As Hong Kong starts to get wise to the opportunities provided by the mobile payment revolution, the accountancy profession is learning to adapt
This article was first published in the May 2018 China edition of Accounting and Business magazine.
A little more than a decade ago, it was difficult to find a business in mainland China that would accept a credit card. Today, it is almost harder to find a business that will take cash than one that relies on one of the enormously popular mobile payment applications.
The digital revolution that has fundamentally changed the way business is done in China has spread, allowing consumers and entire markets throughout Asia to make a technological leapfrog. Some of the more developed markets, most notably Hong Kong, are now finding ways to adopt new technologies and forcing the accounting profession to adapt.
The changes may be most visible in mainland China, where popular applications such as Alipay and WeChat Pay have more than 502 million users. In Hong Kong, meanwhile, a Smart City Blueprint aims to position the Special Administrative Region to best leverage the ongoing change while improving the quality of life and the city’s attractiveness to global business.
‘The Smart City initiative will attract more foreign and Chinese investment, which in turn will create more business opportunities, more advisory work and more audit work for the accounting firms,’ says Gary Ng, a partner in PwC Hong Kong’s risk assurance practice.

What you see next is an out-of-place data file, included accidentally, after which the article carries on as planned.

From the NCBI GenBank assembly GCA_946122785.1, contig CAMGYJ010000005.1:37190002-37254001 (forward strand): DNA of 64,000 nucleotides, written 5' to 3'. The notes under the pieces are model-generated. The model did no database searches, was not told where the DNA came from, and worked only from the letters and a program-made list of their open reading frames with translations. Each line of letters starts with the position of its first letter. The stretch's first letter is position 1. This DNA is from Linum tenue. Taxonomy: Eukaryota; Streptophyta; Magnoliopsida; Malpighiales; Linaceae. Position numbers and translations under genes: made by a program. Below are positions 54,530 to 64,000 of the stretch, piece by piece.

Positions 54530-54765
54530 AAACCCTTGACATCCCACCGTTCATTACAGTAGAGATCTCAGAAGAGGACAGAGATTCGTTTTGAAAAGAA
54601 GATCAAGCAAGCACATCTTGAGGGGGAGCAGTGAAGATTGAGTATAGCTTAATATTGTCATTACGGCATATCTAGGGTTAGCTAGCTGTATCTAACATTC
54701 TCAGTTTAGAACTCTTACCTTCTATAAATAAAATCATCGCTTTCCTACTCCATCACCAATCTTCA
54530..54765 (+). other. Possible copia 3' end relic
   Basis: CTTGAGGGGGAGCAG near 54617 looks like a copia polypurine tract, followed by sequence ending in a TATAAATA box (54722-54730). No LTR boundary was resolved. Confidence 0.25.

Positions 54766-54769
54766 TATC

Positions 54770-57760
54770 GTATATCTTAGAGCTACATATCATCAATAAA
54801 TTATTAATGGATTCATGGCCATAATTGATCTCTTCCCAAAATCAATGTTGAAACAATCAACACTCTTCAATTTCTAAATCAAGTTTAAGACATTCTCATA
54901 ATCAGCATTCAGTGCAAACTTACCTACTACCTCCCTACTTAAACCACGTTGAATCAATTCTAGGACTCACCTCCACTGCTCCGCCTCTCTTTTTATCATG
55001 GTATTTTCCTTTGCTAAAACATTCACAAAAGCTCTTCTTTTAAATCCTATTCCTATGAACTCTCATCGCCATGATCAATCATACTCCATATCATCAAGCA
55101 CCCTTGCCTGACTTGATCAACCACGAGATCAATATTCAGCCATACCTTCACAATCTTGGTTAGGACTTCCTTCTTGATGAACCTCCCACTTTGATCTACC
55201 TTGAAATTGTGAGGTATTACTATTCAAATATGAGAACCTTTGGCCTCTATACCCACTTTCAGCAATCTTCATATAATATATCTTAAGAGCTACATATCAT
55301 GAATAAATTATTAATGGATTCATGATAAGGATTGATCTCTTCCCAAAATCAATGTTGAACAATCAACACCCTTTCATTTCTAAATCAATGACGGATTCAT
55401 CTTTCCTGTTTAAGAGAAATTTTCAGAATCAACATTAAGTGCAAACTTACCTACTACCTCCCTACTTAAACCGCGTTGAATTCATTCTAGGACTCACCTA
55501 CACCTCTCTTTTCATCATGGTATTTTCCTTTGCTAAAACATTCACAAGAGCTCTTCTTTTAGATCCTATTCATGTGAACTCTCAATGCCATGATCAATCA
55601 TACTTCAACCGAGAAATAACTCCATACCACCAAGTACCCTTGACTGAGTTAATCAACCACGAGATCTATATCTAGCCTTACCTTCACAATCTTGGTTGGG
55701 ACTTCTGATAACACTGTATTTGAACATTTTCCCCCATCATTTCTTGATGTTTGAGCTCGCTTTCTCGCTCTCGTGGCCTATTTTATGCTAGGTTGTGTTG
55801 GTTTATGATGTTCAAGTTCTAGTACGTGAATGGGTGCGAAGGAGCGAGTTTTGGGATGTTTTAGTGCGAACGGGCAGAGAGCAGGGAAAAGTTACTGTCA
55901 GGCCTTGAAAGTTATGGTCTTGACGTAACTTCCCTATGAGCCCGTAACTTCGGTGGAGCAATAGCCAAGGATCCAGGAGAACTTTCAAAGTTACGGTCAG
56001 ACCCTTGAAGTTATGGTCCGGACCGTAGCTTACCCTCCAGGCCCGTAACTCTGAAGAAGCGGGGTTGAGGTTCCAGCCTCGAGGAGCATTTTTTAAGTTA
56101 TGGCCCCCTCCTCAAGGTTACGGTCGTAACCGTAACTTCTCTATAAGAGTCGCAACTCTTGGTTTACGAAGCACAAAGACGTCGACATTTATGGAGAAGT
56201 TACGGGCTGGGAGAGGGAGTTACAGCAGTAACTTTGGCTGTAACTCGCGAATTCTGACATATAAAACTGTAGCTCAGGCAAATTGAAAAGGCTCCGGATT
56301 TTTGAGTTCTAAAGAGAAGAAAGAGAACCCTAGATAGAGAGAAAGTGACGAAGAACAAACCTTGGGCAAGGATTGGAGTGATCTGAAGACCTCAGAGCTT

More business opportunities
The forward momentum is visible in a plan by the Hong Kong Monetary Authority’s (HKMA) ‘Smart Economy’ development plan, which introduced seven measures to bolster fintech development. The HKMA wants to introduce virtual banking, a common QR code standard and an open application programming interface (API) framework for the banking industry. The HKMA also wants to introduce, this September, a faster payment system (FPS) to support the use of mobile phone numbers or email addresses for payments in Hong Kong dollars or Chinese yuan. In 2016, the HKMA granted 13 stored value facility (SVF) licences to digital payment providers – each using a different platform.
The aim of the FPS is to offer a cross-boundary platform. ‘The FPS allows real-time, immediate transactions, hence benefiting the economy in general as it releases idle funds in the system,’ Ng says. ‘The first benefit is there will be more channels to receive payment, which will simplify the process and cut manpower.’